- ‘Weathering With You’ blends fantasy and realism in a magical love story Saturday 6:18 PM
- Kidnapped teen used Snapchat to get rescued Saturday 4:35 PM
- What fans do and don’t want to see in future ‘Far Cry’ installments Saturday 4:26 PM
- Aaron Carter accused of stealing lion art for merch Saturday 3:10 PM
- Instagram’s hidden like counts were inspired by a ‘Black Mirror’ episode Saturday 2:06 PM
- Student says they were expelled for tricking teacher into making inappropriate TikTok Saturday 12:26 PM
- Space Force uniforms relentlessly mocked, memed Saturday 10:52 AM
- Man flamed after admitting he called police on Target employee over a toothbrush Saturday 9:10 AM
- Netflix’s ‘Vivir Dos Veces’ searches for a last chance at first love Saturday 8:00 AM
- Camila Cabello must do more about her racist history Saturday 6:00 AM
- Instagram and Facebook are reportedly blocking queer ads Friday 8:58 PM
- Review: Tyler Perry’s ‘A Fall From Grace’ is both nonsensical and utterly predictable Friday 6:48 PM
- Is Hulu censoring the Iran episode of Anthony Bourdain’s ‘Parts Unknown’? Friday 6:05 PM
- Trump admin celebrates Michelle Obama’s birthday by proposing rollback of her signature initiative Friday 4:01 PM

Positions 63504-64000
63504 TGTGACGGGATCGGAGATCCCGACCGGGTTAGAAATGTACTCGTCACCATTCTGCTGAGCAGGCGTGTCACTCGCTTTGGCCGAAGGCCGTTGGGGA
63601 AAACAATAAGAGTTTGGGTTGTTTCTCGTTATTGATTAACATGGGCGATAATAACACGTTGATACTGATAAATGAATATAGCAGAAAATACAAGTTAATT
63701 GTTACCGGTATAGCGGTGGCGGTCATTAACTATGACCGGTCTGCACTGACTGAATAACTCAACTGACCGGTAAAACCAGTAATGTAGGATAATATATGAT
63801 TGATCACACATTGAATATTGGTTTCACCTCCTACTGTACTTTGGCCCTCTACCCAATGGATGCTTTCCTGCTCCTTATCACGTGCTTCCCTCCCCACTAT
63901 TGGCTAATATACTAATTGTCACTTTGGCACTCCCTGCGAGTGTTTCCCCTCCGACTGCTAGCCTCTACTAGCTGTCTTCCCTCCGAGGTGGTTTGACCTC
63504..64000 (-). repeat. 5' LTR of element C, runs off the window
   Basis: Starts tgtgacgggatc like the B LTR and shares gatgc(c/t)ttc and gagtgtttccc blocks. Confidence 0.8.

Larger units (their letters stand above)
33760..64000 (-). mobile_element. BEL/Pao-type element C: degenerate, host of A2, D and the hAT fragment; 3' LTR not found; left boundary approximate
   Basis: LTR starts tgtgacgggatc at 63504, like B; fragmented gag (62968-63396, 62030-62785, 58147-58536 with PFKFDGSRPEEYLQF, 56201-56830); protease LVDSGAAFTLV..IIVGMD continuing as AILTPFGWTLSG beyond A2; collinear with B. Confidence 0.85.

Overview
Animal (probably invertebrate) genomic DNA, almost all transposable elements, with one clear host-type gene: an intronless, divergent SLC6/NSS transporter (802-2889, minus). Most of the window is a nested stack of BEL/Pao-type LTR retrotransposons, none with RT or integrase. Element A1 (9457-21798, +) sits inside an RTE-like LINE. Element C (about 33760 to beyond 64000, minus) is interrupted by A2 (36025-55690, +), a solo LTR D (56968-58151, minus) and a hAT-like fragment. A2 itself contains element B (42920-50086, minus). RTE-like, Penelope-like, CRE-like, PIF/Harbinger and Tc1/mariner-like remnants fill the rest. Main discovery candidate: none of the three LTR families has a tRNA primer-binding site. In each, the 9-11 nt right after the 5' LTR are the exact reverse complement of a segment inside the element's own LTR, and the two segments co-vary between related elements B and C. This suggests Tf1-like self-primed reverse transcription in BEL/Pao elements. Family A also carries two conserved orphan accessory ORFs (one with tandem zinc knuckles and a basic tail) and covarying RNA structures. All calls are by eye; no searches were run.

- TSA apologizes after agent grabs indigenous woman’s braids, says ‘giddyup’ Friday 3:28 PM
After months of calling it Android O, we finally got the rather predictable confirmation that the upcoming software release would be named after the delicious cream-filled snacks. If you’re surprised by the brand name, remember Google teamed up with Nestlé for the release of Android 4.4 KitKat, another universally appreciated tasty treat.
The company released the name at a solar eclipse event in New York City, where it showed off a new superhero-themed mascot. Google published a blog post soon after outlining some of Oreo’s biggest features including picture-in-picture, which lets you see two apps at once, and notification dots, which gives you notification previews from apps before you open them.
Other promised Android Oreo changes include improved app security, better battery life optimization, and boot times twice as fast as its sluggish predecessor, Nougat. For you social butterflies, the new Android will also come with 60 new blob emoji including a dinosaur and exploding head.
Unfortunately, Android Oreo still isn’t ready for prime time. While it did move from the public beta phase to the Android Open Source Project, it won’t immediately become available on smartphones.
The update for Google’s in-house phones—the Pixel, Nexus 5X, and Nexus 6p—is currently being tested by carriers and should arrive “soon.” Anyone with a phone made by another manufacturer—Samsung, LG, Motorola, etc.—will probably have to wait weeks, if not, months.
To learn more about Android Oreo, check out our coverage of Google’s I/O developer conference from earlier this year.
Phillip Tracy is a former technology staff writer at the Daily Dot. He's an expert on smartphones, social media trends, and gadgets. He previously reported on IoT and telecom for RCR Wireless News and contributed to NewBay Media magazine. He now writes for Laptop magazine.